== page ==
Should Student Loan Help Be In Your Next Benefits Package?
According to the Federal Reserve’s most recent data, student loan borrowers owe more than 1.5 trillion dollars or $31,172 per person. Out of this debt, more than 600 billion has been borrowed by families whose head of household is under 35 years of age. This huge debt is collectively owed by 44.7 million Americans with an average monthly payment of $393. Employees are now looking for employers willing to help them tackle this expense.
Millennials reported they would stay employed at a company 36 percent longer if repayment of student loans was included as a part of the benefits package. Other employee benefits such as health care, retirement, and insurance benefits are not as attractive to these younger employees. Additionally, by helping this employee sector paydown this debt, employees will be removing a long-term threat to their financial security, improving the ability to purchase homes, vehicles and other assets. By offering this additional benefit, employers will attract more talent and improve retention rates.
So, how does a company get it done?
Senators John Thune (R-South Dakota) and Mark Warner (D-Virginia) introduced the Employer Participation in Repayment Act — allowing employers to contribute up to $5,250, tax-free to their employees’ student loans. This legislation will not only be a unique tool that employers use to attract talent and ease retention concerns, but it will also help lift burdensome student loans off the shoulders of valued employees.
“Today’s economy is strong, and I believe that we should keep our foot on the gas by passing commonsense bills like the one Senator Warner and I have proposed that would give young career seekers additional tools to help overcome the burden of student loan debt and empower employers to attract future talent,” Thune said.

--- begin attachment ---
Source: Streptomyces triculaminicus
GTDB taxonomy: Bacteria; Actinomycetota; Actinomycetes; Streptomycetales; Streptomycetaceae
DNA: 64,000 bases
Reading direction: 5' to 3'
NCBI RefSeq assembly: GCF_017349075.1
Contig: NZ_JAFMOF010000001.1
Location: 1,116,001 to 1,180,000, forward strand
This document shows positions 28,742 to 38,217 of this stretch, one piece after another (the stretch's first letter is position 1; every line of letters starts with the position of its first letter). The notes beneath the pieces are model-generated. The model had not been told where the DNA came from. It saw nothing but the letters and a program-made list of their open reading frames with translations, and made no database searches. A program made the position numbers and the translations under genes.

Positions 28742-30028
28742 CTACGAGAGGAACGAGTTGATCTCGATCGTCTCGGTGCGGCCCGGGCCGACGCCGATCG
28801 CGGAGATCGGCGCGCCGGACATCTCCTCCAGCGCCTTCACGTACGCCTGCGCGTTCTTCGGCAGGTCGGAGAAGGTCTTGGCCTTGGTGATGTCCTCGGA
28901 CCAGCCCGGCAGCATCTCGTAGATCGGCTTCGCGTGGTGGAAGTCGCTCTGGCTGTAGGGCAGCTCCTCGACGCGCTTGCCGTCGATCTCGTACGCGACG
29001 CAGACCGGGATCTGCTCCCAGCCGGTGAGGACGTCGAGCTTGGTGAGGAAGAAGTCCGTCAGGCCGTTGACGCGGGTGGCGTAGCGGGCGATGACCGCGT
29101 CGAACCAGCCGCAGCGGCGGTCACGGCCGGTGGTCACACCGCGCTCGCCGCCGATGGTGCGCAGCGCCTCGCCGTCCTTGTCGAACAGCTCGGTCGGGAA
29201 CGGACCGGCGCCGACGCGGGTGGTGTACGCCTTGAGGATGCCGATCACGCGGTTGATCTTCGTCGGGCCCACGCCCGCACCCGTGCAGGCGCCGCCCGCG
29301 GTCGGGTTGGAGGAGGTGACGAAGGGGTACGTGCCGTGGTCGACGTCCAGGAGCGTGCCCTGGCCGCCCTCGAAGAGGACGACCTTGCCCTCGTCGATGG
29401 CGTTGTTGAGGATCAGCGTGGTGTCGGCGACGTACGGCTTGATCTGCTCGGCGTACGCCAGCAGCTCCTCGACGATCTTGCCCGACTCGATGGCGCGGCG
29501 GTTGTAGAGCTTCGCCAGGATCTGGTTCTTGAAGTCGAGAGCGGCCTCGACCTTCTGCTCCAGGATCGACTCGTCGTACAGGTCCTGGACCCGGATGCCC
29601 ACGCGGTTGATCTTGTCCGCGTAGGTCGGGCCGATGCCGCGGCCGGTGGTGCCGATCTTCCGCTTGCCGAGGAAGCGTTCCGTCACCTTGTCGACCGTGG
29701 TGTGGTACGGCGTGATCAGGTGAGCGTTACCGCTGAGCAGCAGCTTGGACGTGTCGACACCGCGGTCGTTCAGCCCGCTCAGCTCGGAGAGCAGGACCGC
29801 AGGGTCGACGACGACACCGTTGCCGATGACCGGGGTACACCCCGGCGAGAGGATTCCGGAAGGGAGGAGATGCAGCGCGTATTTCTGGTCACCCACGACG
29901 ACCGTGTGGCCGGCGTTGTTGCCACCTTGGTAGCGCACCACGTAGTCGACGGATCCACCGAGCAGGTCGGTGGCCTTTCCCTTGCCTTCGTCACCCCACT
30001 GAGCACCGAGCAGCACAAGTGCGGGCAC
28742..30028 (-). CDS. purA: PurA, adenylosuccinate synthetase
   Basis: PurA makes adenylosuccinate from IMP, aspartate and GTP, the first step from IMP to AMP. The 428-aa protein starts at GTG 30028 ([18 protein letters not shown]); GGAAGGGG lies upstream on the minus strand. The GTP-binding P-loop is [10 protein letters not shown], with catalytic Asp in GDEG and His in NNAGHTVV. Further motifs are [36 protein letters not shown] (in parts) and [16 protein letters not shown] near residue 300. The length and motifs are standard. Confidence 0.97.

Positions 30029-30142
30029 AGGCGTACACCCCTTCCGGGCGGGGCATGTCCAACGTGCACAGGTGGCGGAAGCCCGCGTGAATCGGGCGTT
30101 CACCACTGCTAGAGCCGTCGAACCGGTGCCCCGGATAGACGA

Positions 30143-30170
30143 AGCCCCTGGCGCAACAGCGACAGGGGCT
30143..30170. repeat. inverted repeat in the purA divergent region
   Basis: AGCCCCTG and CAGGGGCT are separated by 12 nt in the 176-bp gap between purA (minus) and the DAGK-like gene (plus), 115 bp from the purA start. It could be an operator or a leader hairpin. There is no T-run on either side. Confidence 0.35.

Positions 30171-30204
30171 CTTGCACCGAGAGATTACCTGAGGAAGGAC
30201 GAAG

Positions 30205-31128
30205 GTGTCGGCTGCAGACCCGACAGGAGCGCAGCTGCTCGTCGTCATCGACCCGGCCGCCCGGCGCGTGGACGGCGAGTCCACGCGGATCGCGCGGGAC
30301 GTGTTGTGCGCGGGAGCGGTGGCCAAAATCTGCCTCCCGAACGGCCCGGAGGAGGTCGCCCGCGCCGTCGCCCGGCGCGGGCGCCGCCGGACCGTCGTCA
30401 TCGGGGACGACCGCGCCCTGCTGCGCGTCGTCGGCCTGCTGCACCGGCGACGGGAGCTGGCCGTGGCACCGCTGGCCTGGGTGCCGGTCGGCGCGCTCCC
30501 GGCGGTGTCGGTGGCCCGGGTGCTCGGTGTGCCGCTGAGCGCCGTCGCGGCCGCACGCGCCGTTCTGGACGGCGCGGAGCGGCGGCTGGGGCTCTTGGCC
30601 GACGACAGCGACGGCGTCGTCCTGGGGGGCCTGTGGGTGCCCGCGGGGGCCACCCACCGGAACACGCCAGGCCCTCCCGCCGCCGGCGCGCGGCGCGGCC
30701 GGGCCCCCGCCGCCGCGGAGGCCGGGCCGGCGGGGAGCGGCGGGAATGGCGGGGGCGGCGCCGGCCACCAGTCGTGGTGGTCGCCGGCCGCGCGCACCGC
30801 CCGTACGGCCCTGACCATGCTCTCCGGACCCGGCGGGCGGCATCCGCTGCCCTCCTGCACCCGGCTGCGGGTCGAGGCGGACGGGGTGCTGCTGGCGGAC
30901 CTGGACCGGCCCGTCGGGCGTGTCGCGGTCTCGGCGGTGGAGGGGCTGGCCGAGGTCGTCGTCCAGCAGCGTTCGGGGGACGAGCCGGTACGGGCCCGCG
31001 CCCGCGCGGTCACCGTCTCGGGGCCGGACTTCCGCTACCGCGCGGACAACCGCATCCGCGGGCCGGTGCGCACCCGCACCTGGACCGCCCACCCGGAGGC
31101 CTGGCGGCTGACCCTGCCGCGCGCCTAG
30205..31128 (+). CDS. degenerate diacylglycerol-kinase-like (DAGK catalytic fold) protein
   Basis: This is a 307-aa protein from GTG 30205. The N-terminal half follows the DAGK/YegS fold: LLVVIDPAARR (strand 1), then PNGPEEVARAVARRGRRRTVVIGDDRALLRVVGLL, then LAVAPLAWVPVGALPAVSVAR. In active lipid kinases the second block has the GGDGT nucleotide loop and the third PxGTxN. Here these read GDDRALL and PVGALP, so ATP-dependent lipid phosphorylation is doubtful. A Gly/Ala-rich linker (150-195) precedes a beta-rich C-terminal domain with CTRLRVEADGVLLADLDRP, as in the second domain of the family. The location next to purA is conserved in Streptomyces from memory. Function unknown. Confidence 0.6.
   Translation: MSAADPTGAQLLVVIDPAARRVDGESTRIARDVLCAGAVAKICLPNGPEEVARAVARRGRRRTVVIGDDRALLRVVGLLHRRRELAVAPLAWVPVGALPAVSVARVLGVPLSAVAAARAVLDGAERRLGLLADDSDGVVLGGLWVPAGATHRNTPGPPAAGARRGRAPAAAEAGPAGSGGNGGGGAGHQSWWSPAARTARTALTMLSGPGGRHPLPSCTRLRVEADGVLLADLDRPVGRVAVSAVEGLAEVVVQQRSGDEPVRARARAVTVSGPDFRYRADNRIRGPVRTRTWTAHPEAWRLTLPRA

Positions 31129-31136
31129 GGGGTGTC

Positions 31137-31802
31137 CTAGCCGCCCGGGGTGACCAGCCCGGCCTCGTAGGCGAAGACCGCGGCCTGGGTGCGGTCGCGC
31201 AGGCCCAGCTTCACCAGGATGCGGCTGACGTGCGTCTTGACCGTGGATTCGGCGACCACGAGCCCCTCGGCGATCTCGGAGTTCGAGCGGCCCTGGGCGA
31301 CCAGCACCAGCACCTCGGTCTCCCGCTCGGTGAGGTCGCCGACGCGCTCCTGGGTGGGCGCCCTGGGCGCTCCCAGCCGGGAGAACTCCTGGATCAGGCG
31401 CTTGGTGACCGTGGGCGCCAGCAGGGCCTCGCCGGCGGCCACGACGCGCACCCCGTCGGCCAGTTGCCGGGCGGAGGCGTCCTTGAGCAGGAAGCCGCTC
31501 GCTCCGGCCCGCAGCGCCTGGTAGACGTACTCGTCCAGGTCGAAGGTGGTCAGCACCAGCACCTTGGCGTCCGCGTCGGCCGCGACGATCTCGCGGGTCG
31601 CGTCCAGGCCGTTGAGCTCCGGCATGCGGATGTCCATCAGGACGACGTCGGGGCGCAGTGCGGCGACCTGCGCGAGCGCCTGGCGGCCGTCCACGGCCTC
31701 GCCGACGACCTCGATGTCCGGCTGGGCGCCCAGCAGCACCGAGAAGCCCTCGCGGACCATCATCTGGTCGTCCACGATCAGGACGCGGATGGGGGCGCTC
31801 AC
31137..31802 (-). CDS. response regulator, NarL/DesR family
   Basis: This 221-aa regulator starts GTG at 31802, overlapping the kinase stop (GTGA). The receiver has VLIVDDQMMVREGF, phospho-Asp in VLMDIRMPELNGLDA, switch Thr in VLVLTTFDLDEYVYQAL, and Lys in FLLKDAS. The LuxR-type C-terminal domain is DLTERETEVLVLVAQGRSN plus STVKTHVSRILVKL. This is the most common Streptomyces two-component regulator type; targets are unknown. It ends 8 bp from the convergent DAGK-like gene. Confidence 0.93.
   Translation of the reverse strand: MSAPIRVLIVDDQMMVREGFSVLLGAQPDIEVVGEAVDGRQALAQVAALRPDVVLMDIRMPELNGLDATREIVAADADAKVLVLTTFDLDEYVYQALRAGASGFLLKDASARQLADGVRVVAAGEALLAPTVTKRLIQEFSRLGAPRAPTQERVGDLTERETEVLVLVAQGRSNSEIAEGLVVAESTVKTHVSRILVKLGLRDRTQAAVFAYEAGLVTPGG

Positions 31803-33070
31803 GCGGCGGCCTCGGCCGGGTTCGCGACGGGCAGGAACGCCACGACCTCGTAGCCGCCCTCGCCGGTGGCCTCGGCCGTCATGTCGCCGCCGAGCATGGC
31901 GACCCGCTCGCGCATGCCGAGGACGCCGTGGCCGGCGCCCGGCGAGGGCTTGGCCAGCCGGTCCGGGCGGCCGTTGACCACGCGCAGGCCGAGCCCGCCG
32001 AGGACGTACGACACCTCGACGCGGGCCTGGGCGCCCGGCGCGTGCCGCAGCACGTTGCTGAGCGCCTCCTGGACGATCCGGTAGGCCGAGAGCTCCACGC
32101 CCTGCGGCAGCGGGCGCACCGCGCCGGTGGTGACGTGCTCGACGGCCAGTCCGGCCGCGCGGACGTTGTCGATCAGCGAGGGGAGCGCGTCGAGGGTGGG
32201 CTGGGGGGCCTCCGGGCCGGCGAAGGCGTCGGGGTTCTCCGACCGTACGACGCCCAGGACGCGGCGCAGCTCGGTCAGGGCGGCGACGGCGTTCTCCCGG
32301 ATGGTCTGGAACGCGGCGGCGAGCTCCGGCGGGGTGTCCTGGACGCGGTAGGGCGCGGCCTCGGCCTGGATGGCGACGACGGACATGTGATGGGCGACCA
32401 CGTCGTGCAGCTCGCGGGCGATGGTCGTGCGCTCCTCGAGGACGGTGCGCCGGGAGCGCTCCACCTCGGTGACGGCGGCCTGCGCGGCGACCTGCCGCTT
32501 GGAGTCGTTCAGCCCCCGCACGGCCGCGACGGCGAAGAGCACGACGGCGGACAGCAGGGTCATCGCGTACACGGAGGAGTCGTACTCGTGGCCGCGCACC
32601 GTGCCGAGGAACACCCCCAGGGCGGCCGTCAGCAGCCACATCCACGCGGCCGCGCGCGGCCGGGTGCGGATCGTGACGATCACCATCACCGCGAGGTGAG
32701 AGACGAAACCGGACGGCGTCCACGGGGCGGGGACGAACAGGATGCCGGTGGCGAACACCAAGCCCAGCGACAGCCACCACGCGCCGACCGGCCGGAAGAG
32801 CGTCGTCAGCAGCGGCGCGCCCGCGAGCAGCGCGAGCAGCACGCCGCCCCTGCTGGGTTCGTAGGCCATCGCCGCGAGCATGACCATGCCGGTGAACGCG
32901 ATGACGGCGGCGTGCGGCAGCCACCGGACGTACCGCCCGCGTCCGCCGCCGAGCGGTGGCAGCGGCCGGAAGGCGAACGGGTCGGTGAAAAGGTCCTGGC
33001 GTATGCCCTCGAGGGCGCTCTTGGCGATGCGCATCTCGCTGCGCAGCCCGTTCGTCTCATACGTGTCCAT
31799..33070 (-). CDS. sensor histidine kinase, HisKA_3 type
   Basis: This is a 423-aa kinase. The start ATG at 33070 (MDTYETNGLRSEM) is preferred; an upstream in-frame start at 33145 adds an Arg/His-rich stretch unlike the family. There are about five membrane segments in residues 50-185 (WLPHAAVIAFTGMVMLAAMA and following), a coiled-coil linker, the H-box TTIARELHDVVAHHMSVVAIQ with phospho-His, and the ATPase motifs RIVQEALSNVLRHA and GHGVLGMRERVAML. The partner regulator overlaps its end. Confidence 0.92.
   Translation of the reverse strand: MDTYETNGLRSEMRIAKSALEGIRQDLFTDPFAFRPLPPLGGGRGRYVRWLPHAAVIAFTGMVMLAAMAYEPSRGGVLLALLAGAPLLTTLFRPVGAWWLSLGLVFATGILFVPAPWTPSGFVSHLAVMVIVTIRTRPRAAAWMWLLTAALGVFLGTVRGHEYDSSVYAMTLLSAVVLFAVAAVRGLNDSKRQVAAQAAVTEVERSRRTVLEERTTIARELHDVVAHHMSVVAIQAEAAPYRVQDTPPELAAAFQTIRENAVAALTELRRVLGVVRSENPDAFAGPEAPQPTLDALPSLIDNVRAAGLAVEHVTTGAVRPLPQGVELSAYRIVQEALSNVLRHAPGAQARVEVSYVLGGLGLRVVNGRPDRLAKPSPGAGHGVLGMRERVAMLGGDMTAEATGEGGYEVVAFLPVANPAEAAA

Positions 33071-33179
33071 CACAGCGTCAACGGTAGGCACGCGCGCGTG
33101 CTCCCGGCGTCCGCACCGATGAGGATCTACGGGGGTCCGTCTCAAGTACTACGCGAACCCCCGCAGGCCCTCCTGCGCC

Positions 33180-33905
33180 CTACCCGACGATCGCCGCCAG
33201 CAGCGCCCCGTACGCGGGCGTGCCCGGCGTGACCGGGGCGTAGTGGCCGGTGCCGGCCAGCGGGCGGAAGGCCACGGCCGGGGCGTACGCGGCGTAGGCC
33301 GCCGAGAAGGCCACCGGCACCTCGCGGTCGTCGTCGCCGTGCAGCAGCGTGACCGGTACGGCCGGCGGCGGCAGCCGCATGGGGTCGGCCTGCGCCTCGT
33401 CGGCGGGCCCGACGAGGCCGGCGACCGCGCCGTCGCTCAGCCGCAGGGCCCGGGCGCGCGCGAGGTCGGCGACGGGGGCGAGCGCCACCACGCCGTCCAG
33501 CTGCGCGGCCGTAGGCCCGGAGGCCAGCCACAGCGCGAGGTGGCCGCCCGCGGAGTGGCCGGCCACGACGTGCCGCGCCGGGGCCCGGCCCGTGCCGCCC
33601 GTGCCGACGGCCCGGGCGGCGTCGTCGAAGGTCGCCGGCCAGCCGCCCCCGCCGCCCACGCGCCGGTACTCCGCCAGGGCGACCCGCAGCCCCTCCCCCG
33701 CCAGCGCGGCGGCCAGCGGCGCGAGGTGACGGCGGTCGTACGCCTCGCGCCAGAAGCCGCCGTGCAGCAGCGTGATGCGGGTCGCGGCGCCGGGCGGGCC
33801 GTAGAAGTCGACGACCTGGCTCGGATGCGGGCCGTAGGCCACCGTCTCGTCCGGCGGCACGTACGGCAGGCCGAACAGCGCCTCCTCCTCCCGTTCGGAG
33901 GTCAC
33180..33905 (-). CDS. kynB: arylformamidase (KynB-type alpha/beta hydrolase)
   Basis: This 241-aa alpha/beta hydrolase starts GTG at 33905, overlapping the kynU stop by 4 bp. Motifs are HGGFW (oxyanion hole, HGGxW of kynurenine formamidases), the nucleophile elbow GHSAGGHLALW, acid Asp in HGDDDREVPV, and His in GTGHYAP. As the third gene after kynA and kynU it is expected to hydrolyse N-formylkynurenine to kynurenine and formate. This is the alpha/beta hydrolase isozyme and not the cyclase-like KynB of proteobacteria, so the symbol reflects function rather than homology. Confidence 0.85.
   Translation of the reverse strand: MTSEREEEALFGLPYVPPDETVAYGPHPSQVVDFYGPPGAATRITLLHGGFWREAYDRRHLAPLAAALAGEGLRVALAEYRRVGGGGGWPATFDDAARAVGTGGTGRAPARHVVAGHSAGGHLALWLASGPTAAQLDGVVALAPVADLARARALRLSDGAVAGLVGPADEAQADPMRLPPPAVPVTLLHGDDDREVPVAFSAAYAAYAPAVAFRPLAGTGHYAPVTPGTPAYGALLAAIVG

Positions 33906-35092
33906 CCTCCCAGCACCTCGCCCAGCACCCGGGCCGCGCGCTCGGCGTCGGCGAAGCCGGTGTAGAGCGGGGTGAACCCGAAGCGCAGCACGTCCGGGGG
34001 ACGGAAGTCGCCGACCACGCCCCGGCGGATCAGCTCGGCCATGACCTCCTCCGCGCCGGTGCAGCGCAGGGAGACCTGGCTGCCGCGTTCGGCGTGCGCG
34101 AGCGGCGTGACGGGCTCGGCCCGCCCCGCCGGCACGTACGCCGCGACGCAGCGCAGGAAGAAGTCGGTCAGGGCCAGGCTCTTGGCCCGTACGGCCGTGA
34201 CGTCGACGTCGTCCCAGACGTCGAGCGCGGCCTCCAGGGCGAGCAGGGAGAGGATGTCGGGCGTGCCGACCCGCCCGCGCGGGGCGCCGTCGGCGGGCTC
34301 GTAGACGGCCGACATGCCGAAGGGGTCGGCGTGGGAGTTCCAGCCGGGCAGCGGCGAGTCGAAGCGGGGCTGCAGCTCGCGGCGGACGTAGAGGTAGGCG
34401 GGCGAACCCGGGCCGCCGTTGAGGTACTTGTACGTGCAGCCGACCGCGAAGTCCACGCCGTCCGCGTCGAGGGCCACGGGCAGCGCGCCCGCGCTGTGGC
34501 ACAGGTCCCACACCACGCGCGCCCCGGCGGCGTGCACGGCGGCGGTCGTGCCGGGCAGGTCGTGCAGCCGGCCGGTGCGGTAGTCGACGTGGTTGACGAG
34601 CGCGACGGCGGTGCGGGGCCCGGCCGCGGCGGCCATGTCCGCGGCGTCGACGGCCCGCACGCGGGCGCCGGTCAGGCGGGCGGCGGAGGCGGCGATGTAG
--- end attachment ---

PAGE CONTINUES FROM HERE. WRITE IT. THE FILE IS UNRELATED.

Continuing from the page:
The bill would be an upgrade from the Employer Education Assistance Program so that it works better for employees with burdensome student loan debt. As currently written, the Employer Education Assistance Program only provides assistance for workers who are seeking additional education. It does not extend to individuals who have already incurred student loan debt during their undergraduate or graduate studies. The Employer Participation in Repayment Act changes that.
In 2018, the IRS issued a letter ruling that under certain circumstances, employers can link 401(k) matching contributions for employees to the amount of student loan repayments made outside the 401(k) plan.
That is exactly what PricewaterhouseCoopers (PWC) did a few years ago. They introduced student loan repayments as a new employee benefit—in which employers pay a set taxable monthly amount to help alleviate employees’ student loan bills.
A cutting-edge program supported by Fidelity, provides companies with a competitive advantage in the war for talent, offering employers the ability to make after-tax contributions on their employees’ outstanding student loans.
“We are excited there’s a growing list of employers recognizing the need to expand their current benefits to be more relevant to today’s workforce,” said Sangeeta Moorjani, Head of Product for Workplace Investing at Fidelity.
“Helping employees tackle the challenging issue of student debt is one way Fidelity is providing more help when it comes to an individual’s overall financial wellness — while giving employers a competitive advantage designed to enhance retention and productivity.”
They offer multiple options to repay student-loan debt and help families save and pay for college. Since Fidelity began offering the student loan benefit to its employees in 2016, more than 8,900 Fidelity employees have utilized the benefit while collectively saving $22.5 million in principal and interest and shaving off 34,625 years’ worth of loan payments.
Other companies that use Fidelity:
• Hewlett Packard Enterprise
• OCC (The Options Clearing Corporation)
• Ariel Corporation
• New York Air Brake
• Millennium Trust
In a tight labor market, every competitive advantage is needed to recruit and retain the most talented employees. With student debt consuming a greater percentage of one’s income, most employees appreciate the relief—and that could mitigate retention issues for most companies.